Director John Crowley made his feature film debut with this ensemble comedy about a group of young Dubliners (including Farrell, Cillian Murphy, and Colm Meaney) whose seemingly disparate struggles share a narrative thread, captured by a filmmaker (Tomas O'Suilleabhain) shadowing a police detective (Meaney) who's determined to lock up a persistently troublesome petty crook (Farrell). While it wasn't a big commercial hit, Intermission found favor with critics like Carrie Rickey of the Philadelphia Inquirer, who said it "bursts with the energy of a documentary filmed on the run with a stolen camera."
7. The Way Back
A fact-based film about a group of people trudging their way out of a Soviet gulag might not sound like the most entertaining way of spending a couple of hours in a darkened theater, but there's an exception to every rule, and according to most critics, Peter Weir's The Way Back fits the bill. Led by Farrell, Ed Harris, Jim Sturgess, and Saoirse Ronan, this epic tribute to man's unquenchable thirst for freedom may be pedestrian in terms of focus, but not in execution -- and while it was never going to be anyone's idea of a blockbuster hit, it found a comfortable home with critics like the Philadelphia Inquirer's Carrie Rickey, who wrote, "Whether it is truth, fiction or, most likely, a little of each, the story Weir tells is a powerful parable of man's charge for freedom and his humbling by nature."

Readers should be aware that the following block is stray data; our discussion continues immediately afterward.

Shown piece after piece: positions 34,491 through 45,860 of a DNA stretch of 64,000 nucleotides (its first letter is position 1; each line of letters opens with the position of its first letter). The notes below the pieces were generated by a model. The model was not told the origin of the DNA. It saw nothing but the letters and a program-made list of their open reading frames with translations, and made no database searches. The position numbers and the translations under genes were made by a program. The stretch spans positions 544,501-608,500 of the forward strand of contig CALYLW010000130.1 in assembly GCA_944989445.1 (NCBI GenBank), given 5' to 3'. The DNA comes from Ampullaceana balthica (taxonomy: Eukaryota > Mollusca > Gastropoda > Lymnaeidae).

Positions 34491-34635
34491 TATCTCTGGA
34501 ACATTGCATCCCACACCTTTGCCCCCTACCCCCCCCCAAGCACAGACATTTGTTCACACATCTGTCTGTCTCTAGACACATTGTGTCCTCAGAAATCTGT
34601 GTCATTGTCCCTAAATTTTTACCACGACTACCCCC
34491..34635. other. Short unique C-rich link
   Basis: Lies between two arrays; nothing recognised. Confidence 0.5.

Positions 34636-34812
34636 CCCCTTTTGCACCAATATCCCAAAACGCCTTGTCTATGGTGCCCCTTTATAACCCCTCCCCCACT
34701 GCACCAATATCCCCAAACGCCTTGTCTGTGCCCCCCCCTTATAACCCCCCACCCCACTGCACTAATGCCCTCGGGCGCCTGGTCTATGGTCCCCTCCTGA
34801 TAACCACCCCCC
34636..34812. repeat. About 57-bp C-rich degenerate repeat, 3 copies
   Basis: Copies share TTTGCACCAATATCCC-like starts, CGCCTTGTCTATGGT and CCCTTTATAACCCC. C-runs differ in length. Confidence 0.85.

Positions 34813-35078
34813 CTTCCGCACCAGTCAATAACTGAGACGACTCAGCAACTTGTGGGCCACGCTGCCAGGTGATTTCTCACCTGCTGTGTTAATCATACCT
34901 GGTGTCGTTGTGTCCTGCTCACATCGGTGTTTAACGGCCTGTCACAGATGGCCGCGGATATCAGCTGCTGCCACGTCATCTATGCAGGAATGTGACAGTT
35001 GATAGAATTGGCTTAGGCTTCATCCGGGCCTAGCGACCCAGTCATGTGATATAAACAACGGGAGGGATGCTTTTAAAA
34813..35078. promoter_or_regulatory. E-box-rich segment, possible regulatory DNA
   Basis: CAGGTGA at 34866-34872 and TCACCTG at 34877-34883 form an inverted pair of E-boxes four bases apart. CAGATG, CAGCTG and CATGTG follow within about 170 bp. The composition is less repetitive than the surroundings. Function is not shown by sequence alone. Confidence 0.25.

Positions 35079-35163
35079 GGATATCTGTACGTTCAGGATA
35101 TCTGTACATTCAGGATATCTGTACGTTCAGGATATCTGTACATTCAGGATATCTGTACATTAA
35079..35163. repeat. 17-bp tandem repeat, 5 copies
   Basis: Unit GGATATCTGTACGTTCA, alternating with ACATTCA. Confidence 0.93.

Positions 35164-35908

Farrell -- who earned his first noteworthy credit only the year before, with a small part in Tim Roth's The War Zone -- got his big break in this Joel Schumacher war drama, which focuses on the relationships between a group of Army recruits during the waning years of the Vietnam War. By the time Tigerland reached theaters, Hollywood had been producing Vietnam movies for decades, including some true classics of American film, and the familiarity of its subject matter certainly wasn't lost on critics; on the other hand, it was an unexpected return to form for Schumacher after garish flops like Batman & Robin and 8MM, and Farrell's performance earned raves from writers such as Matthew Turner of ViewLondon, who wrote, "The hype is justified -- Farrell's performance just screams star quality and has already drawn comparisons with Steve McQueen and Paul Newman."